For his birthday, little Cameron gets a colourful hand knitted sweater from his grandma.
Have you ever received a present that was made with love especially for you – and you didn’t like it?
When I was a girl, my grandmother gave me huge underpants that were supposed to keep my kidneys warm. With mini skirts en vogue, warm kidneys seemed to be a major worry for my gran. I hated the “tents”, as I called them and always hid them at the back of my drawer.
In comparison, the sweater that Cameron gets from his gran doesn’t seem that embarrassing.
But then – I’ve never been a little boy! Cameron doesn’t want to wear the sweater because he thinks all his friends will laugh at him, so he tries his hardest to get rid of the dreaded garment.
He squirts tomato sauce and mustard on it, hides it in a pile of stuff destined for the op shop and even puts it on his dog Scout, hoping he would roll around in the mud with it. But nothing works. The sweater stubbornly comes back to haunt him.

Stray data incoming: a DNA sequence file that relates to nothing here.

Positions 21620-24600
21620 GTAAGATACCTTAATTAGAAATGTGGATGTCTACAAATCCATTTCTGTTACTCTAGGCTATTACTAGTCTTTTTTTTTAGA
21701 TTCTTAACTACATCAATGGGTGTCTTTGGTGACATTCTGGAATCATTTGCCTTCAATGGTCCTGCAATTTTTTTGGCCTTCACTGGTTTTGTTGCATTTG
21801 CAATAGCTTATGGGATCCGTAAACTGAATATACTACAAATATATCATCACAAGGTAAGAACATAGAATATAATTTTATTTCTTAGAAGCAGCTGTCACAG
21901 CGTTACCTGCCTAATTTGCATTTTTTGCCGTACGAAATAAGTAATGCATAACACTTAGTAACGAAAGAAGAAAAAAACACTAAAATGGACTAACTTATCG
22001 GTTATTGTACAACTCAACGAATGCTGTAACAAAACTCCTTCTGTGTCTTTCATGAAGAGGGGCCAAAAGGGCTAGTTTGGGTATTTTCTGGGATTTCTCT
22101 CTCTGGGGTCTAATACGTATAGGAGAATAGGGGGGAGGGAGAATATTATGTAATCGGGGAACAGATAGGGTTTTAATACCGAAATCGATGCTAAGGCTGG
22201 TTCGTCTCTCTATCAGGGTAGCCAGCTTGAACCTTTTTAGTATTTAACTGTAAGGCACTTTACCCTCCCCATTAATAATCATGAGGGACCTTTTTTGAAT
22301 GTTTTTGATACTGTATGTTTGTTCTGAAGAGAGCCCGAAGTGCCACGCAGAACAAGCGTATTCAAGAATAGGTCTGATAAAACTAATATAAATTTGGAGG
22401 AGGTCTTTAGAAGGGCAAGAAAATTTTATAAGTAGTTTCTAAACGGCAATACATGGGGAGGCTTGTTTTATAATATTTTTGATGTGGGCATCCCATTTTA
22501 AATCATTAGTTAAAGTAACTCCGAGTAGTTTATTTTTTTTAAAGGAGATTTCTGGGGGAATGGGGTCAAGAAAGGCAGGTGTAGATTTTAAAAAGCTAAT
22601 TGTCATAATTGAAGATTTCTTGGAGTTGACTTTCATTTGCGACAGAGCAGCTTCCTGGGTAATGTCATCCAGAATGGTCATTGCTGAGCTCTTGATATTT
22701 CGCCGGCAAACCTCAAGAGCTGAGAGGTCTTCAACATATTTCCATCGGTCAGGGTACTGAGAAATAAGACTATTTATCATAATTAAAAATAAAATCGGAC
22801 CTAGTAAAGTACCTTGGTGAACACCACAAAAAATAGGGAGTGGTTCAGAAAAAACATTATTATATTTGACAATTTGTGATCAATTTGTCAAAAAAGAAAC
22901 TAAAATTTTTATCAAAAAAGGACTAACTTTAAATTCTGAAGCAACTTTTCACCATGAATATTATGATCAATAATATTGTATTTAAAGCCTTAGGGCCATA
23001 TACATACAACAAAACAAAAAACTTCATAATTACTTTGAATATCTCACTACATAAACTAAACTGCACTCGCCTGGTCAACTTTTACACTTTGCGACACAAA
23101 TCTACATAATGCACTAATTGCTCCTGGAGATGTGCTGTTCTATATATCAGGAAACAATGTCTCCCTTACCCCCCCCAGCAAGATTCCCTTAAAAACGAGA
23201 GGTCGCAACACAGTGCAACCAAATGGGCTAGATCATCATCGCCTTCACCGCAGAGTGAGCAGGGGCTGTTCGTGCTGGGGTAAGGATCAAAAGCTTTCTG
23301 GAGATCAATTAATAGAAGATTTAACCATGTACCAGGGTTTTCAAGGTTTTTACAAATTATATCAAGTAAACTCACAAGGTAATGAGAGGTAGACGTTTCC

Then one day, Cameron’s grandmother comes for a visit and explains to the boy the thoughts that went through her head when she was knitting the sweater - thoughts of love, happiness and hope. And suddenly, the sweater doesn’t seem so terribly horrible any more.
This is a touching and funny book with simple pictures that are not just illustrations, but tell their own story of Cameron and his feelings.
The cover blurb recommends the story for kids between three and seven. But I think it’s best suited to be read to children from the age of four.
The story is told in small episodes: before Cameron’s birthday, on his birthday, all the different ways he tries to get rid of the sweater, and finally his grandma’s visit. Each episode would make a perfect bedtime story, so the book could be read over several days.
As a knitter, I love the story for its subject matter alone, but it gets even better: the back of the book gives instructions on how to learn knitting, as well as the pattern for Cameron’s truly terribly wonderful sweater.
A delightful picture book that serves as a hint for all grandmothers to start looking for their needles.